Between 2018 and 2020, contractors misappropriated about ₦2.9 trillion that was allocated for some government projects.
This was revealed by Ola Olukoyede, the new Chairman of the Economic and Financial Crimes Commission (EFCC), on Wednesday when he appeared before the Senate for screening.
“I did a survey between 2018 and 2020 on 50 entities in Nigeria, both human and corporate entities. I picked just one scheme, one specie of fraud, which is called contract and procurement fraud. I discovered that within the three years, Nigeria lost N2.9trn,” the EFCC chairman said.
Mr Olukoyede said the stolen funds during the period under review would have been used for useful government projects, if the former authorities of the anti-corruption agency had prevented it from being diverted.
“When I put my figures together, I discovered that. If the country had prevented the money from being stolen, it would have given us 1,000 kilometers of road, it would have built close to 200 standard tertiary institutions. It would have also educated about 6,000 children from primary to tertiary levels at N16m per child.
“It would have also delivered more 20,000 units of three bedroom houses across the country. It would have given us a world-class teaching hospitals in each of the 36 states of the country and the Federal Capital Territory.
“This is where we are coming from, this is where we are. Where we are going, it depends on the decision the Senate would take this afternoon.”
As the new chairman of the EFCC, Mr Olukoyede pledged to uphold the principles of transparency and accountability in his leadership. He also announced his plan to implement a transactional credit system that will require Nigerians to use non-cash methods when buying luxurious properties, in order to track the financial activities of some individuals.
“Without downplaying the importance of enforcement. There is what we call a transactional credit system. If we continue to allow Nigerians to buy houses, cars and other luxurious properties by cash, because we don’t have an effective credit system, 1,000 anti-corruption agencies will not do us any good and that is the reality.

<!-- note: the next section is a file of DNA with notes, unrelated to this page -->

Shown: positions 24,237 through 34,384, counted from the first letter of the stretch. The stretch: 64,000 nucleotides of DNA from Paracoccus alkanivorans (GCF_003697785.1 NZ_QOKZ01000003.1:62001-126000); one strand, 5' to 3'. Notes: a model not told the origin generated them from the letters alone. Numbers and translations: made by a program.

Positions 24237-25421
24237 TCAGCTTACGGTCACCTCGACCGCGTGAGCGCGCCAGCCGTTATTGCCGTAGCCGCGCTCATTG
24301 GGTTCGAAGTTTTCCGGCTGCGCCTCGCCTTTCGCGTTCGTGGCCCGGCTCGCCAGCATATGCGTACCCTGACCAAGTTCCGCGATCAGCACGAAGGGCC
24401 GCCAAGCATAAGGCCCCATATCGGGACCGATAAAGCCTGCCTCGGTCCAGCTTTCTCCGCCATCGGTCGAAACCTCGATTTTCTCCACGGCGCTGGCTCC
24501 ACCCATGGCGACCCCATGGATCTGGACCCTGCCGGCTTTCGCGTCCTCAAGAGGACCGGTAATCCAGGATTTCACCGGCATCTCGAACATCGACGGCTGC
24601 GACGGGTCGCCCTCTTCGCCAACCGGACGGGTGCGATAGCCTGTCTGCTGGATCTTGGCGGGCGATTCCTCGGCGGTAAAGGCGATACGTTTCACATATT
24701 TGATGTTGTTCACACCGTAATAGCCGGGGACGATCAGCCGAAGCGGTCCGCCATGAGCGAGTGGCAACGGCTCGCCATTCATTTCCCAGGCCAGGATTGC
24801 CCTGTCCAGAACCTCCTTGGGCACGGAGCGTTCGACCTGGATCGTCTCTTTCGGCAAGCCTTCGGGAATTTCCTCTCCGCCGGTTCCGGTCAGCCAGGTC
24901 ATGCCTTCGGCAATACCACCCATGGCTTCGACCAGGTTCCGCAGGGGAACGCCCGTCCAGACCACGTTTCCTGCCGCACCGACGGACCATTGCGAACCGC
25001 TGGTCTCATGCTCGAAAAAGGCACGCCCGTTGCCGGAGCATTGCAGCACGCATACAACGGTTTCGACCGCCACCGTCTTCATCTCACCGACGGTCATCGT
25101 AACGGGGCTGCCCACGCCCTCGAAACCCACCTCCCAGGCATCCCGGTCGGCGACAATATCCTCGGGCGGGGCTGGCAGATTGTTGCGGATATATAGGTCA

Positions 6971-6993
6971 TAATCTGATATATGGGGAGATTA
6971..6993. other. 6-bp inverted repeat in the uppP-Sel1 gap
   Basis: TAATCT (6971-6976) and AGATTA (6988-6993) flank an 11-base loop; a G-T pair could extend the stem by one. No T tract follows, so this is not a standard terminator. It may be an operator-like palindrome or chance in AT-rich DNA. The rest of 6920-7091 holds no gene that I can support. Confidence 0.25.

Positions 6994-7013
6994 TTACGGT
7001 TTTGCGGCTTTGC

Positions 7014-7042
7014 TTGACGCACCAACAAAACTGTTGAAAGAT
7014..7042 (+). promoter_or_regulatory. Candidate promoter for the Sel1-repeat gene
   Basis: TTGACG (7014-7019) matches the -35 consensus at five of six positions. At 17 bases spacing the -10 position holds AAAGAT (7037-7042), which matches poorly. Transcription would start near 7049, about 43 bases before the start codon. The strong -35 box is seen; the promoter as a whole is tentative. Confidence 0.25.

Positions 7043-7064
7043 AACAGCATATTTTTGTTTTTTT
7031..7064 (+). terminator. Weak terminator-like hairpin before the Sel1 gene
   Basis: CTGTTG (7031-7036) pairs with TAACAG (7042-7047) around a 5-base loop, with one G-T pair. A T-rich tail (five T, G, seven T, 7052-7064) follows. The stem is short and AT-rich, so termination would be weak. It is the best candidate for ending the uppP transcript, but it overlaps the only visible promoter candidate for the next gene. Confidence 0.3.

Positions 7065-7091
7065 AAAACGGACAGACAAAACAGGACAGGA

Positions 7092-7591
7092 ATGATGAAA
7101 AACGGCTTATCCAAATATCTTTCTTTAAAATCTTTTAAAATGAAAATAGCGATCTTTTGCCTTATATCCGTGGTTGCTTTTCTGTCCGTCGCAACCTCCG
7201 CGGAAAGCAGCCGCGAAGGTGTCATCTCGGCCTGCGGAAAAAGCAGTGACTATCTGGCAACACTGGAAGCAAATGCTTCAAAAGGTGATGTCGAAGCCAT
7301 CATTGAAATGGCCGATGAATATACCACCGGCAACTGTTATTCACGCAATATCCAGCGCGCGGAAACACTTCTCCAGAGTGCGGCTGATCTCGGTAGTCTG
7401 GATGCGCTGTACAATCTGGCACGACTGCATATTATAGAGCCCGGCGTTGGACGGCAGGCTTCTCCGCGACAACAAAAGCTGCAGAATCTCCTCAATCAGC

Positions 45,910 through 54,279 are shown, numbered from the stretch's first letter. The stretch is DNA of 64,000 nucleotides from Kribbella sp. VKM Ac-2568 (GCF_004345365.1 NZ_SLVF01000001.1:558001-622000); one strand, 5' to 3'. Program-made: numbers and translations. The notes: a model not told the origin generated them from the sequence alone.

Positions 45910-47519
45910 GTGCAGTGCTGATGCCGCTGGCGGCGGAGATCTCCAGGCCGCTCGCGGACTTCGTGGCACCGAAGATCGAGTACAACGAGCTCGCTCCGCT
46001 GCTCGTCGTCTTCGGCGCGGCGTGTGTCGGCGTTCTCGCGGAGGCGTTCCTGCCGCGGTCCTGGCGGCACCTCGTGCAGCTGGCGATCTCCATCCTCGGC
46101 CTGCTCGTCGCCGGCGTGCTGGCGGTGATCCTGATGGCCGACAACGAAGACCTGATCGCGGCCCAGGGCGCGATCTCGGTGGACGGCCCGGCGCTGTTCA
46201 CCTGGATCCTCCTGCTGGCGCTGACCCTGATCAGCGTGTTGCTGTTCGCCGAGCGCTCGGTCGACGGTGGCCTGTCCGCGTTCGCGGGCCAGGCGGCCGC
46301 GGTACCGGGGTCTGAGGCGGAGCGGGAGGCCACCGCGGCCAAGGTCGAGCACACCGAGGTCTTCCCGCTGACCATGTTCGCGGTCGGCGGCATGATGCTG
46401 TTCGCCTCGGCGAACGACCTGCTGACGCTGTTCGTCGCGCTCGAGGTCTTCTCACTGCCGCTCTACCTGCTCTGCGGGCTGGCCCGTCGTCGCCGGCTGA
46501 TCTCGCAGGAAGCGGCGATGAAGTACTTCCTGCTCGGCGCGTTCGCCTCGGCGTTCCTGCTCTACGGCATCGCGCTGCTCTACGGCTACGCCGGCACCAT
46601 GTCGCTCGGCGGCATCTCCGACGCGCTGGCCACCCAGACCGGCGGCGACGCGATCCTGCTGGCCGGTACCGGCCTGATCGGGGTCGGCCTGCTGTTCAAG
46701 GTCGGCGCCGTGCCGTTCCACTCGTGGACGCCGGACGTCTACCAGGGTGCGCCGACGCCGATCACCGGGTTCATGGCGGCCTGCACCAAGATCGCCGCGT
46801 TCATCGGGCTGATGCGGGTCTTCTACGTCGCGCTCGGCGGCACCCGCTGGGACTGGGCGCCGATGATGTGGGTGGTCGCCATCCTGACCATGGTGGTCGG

“We must create an atmosphere to make sure that people have choices. If I don’t steal money, can I afford to train my children in school with good standards? If I don’t steal money, can I buy a car after I have worked for five years? If I don’t steal money, can I put a three room bungalow in place after I had worked for 20 years?
“An average Nigerian does not own a home, when he has the opportunity, he would steal. Even if he did not have the opportunity he would create one,” he said.
According to the EFCC boss, judges need to consider more than just technical aspects when ruling on fraud cases.
He suggested that fraud cases should have a maximum duration of five years from the lower courts to the apex court.
“In order to encourage our criminal justice system to work, the substance should be taken above technicalities. We must encourage our criminal justice system to adjudicate in such a way that it will not drag for a very long time. Prosecution should not be allowed to last for a maximum of five years from the court of first instance to the Supreme Court.
“The Senate can work on that very seriously. If we make the administration of the criminal justice system really work, you will see the great work the anti-corruption agencies are doing,,” Mr Olukoyede stated.